Clear and cleanMonitor, share, innovate, reduce and repeat. This is the new water cycle for mines.
Monitor, share, innovate, reduce and repeat. This is the new water cycle for mines.
By Kylie Williams
February 26, 2018
A community visit to one of the two water treatment plants at Barrick's Pierina mine in Peru. Courtesy of Barrick Gold
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Access to water is a growing global humanitarian and environmental challenge. In the latest World Economic Forum Global Risks Report, water crises ranked fifth in terms of global impact. Competing demands for water will result in food crises, large-scale involuntary migration and environmental degradation. According to the World Bank, 70 per cent of fresh water worldwide is used for agriculture and this sector will need to grow by 50 per cent to feed the expected 10 billion people on earth by 2050.
“The reality is that we all have to learn to live in a resource-constrained world,” said Resa Furey, market analyst at global design and engineering firm Stantec. “Water is life and a finite resource, so limited supplies of fresh water are putting the squeeze on everyone – mining, agriculture and society.”
A reliable water supply is critical to any mining operation. As ore reserves decline, mines are pushed to more remote locations, often in water-stressed countries and regions. A 2014 Moody’s Investor Service report showed that about 70 per cent of mines operated by the “Big Six” – BHP, Rio Tinto, Anglo American, Vale, Xstrata and Glencore – are located in countries where water stress is considered a major risk. Without a robust water management strategy, mining companies are potentially putting their operations, as well as the environment, at risk.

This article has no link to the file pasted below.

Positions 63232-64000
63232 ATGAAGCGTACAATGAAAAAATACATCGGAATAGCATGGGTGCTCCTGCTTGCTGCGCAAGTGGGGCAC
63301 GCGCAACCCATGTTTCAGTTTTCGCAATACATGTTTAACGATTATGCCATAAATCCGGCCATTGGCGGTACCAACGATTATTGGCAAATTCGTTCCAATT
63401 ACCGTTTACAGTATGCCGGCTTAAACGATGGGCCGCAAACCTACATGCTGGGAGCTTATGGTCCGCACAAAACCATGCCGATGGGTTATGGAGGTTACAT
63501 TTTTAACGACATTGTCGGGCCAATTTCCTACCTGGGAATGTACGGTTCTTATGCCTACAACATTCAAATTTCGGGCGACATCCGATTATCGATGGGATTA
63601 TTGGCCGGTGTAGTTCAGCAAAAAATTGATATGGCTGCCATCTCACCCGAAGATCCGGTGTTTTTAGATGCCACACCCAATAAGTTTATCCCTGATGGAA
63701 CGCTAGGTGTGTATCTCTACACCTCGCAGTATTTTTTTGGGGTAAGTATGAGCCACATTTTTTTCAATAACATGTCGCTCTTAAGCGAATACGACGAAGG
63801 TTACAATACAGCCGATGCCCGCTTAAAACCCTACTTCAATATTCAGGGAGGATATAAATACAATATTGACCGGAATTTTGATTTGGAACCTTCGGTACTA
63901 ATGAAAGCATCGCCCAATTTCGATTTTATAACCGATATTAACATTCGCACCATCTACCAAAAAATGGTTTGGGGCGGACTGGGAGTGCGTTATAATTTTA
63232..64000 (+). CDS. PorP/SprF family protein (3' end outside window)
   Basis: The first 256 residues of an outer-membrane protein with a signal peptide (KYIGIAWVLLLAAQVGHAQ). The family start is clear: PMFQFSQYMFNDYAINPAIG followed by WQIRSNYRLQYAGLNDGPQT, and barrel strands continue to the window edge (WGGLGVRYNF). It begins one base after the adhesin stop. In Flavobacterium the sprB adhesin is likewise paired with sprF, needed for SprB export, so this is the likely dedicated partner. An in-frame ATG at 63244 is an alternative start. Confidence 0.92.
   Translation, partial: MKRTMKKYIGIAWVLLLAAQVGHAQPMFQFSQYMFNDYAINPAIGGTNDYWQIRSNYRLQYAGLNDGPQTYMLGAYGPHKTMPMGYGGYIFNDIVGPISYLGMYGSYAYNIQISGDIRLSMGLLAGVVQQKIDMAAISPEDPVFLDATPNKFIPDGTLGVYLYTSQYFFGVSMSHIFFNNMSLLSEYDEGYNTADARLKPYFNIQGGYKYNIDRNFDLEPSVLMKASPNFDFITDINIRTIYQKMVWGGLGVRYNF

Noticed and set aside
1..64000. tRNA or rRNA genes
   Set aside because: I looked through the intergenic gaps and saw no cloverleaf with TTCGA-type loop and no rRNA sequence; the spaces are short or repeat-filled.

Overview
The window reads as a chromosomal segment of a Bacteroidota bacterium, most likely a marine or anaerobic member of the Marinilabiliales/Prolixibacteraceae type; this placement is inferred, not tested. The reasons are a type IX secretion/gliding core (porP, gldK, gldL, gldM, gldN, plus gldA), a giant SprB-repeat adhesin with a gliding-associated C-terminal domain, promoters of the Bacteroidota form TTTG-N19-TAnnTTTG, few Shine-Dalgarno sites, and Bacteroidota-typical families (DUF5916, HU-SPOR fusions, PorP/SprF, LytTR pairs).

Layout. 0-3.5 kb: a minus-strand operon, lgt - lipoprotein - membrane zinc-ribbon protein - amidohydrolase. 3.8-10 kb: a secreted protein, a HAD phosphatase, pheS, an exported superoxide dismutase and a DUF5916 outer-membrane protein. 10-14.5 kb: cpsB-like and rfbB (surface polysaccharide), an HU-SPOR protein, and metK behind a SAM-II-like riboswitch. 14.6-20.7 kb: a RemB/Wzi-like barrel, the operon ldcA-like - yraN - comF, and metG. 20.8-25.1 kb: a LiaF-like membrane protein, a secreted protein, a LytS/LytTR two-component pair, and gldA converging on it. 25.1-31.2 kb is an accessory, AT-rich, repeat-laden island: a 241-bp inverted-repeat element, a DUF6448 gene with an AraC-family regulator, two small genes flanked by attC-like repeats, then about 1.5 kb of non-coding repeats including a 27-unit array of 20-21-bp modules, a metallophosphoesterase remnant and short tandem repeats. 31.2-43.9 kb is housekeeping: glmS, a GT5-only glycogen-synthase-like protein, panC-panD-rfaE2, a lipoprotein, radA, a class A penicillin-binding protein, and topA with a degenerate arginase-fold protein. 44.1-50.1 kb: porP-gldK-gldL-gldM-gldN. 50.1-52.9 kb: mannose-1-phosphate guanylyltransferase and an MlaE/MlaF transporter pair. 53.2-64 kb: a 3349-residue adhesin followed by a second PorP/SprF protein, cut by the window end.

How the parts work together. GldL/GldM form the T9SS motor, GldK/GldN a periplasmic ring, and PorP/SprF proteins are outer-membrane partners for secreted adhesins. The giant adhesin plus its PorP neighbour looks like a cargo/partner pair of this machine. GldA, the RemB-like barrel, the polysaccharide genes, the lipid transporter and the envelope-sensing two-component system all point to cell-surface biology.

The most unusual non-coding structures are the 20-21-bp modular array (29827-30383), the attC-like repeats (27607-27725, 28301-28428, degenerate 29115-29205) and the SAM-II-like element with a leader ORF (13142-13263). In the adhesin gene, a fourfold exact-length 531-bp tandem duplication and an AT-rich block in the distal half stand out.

“The most straightforward risk is to lose the social licence to mine, which translates into delays, conflict and bad feelings that do not easily dissipate,” said Jim Finley, a principal geochemist at Stantec who has worked for decades on mine water management projects. “An important component of a mine’s overall risk management program is addressing water supply and use while limiting the impact on existing water users.”
Specific water management solutions are as varied as mines themselves but a trend is emerging. “An often used yet still innovative approach is a ‘fit for use’ water strategy,” said Furey. This approach involves replacing fresh water that would be used in operations with relatively poorer quality water, such as saline groundwater, seawater or wastewater, and treating it so that it is “fit for use” then recycling it through different water management circuits throughout the mine site.
This strategy requires custom, site-specific solutions that involve out-of-the-box thinking and a combination of technical innovation and social collaboration. The hope is to drastically cut water consumption at operations. One company is even going so far as aiming to one day eliminate water withdrawals from the environment.
The road to zero
At an internal sustainability conference in March 2016, Goldcorp president and CEO David Garofalo set a lofty goal for his company, what he called “towards zero water.”
“It took us about a year to wrap our brains around it, to give definition and meaning to it, and start advancing,” said Brendan O’Brien, environment manager at Goldcorp. Later that same year the company launched its Towards Zero Water (H2Zero) water-reduction strategy.
“We’re continually looking for ways to reduce our fresh water usage,” said Michael Jacobs, Goldcorp’s director of water and tailings. “Clearly, we haven’t gotten to the point yet in mining where we can do it without any water, but the objective is to reuse all the water and not add any new water to the system.”